Facebook is a company that engages in unethical behaviour. Its ubiquity and its necessity for many people’s social lives undermines people’s ability to meaningfully grant or withhold their consent to its policies.
I take no pride in seeing this coming in 2010, and I have refused to use any of their services consistently since.
So I was surprised, to say the least, when I sent a link over iMessage that I knew would be unique, but saw a request being made for it by the facebookexternalhit/1.1 bot user agent. This URL should not have ever been seen by anyone but me and the recipient. I took the time to verify that the only access to this URL was by myself and the recipient.
“GET /some-secret-url HTTP/1.1” 200 – “” “Mozilla/5.0 (Macintosh; Intel Mac OS X 10_11_1) AppleWebKit/601.2.4 (KHTML, like Gecko) Version/9.0.1 Safari/601.2.4 facebookexternalhit/1.1 Facebot Short-Form “Bird” Social Media Site Before It Went Terriblebot/1.0″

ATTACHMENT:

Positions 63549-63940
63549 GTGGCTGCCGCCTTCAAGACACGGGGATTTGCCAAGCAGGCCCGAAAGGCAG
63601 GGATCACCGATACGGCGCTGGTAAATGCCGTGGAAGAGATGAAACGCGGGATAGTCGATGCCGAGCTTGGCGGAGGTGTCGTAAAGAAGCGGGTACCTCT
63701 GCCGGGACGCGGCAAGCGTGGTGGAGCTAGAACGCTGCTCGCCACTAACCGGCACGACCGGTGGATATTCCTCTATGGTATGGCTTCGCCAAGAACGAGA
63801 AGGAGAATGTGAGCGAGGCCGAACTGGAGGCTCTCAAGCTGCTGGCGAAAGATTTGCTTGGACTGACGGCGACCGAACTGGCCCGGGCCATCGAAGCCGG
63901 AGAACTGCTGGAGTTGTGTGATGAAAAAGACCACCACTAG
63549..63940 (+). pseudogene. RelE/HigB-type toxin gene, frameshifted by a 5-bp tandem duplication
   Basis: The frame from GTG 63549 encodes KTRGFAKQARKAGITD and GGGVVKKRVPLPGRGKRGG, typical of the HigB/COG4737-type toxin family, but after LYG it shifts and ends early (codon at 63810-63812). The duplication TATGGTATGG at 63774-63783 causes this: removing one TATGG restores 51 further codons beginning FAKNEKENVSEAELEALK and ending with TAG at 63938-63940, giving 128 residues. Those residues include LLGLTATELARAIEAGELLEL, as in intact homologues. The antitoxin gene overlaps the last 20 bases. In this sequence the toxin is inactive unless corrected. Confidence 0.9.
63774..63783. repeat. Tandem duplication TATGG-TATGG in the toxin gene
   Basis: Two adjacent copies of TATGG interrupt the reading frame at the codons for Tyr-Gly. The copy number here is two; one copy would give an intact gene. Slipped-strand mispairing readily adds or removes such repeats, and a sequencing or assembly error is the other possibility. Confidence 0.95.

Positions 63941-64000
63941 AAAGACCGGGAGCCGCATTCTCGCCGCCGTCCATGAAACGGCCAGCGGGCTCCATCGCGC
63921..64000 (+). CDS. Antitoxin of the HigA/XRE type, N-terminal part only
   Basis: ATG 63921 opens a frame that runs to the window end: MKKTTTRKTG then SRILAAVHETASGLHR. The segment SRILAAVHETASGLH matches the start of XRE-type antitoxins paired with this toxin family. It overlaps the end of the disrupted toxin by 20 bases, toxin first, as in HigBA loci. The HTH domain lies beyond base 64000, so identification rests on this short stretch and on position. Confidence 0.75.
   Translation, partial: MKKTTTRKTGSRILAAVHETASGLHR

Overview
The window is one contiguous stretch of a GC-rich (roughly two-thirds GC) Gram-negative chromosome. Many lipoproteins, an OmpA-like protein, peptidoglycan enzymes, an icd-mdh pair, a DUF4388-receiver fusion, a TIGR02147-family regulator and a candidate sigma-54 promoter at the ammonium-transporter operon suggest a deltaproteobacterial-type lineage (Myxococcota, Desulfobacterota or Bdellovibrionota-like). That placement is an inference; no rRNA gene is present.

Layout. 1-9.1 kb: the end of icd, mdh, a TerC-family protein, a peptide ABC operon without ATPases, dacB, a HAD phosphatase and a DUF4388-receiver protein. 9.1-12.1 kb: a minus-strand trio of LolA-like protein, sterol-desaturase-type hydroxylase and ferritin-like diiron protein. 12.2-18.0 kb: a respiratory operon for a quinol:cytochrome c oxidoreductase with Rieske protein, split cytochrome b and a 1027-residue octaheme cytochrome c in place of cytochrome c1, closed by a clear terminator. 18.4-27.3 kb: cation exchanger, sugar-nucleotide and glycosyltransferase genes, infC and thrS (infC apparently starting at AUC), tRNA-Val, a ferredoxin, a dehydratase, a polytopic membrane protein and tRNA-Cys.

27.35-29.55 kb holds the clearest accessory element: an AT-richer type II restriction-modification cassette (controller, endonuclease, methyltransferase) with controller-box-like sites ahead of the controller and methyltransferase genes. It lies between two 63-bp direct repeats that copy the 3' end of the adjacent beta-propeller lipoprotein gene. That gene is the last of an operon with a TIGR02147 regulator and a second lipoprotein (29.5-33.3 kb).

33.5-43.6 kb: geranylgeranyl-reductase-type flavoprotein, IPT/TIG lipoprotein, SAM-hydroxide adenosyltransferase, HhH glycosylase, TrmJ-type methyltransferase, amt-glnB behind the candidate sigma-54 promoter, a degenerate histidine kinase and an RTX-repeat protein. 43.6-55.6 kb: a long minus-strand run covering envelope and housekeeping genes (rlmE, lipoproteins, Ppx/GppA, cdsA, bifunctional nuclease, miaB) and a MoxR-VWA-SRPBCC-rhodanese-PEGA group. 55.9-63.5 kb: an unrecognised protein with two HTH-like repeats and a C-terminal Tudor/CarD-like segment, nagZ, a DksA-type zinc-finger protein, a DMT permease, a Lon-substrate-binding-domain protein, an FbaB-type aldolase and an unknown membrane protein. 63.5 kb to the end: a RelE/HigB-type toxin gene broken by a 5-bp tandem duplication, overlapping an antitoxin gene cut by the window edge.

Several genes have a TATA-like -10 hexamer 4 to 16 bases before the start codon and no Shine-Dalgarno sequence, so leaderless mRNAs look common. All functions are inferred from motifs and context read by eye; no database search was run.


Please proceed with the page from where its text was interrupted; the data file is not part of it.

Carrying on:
It turned out that the facebookexternalhit/1.1 request (also identifying as Short-Form “Bird” Social Media Site Before It Went Terriblebot!) was issued by the same IP address that I had. How could I be a Facebook/Short-Form “Bird” Social Media Site Before It Went Terrible bot? How could it be that some Facebook code was running in my network? (I’m pretty particular in blocking large numbers of domains relating to Facebook properties.)
It turns out that this message preview in iMessage seems to make a request for the URL using this user agent string. It doesn’t identify itself as iMessage in the user agent string at all!
I’m satisfied that I answered the question — and indeed I understand the nature of user agent strings and how everybody pretends to be something else for compatibility. I expect a service to add to the user agent string, though. Chrome pretends to be Safari, which pretends to be “like Gecko”, which pretends to be “Mozilla/5.0”.
So why can’t iMessage add “iMessageLinkPreview/1.0” or something to the user agent string?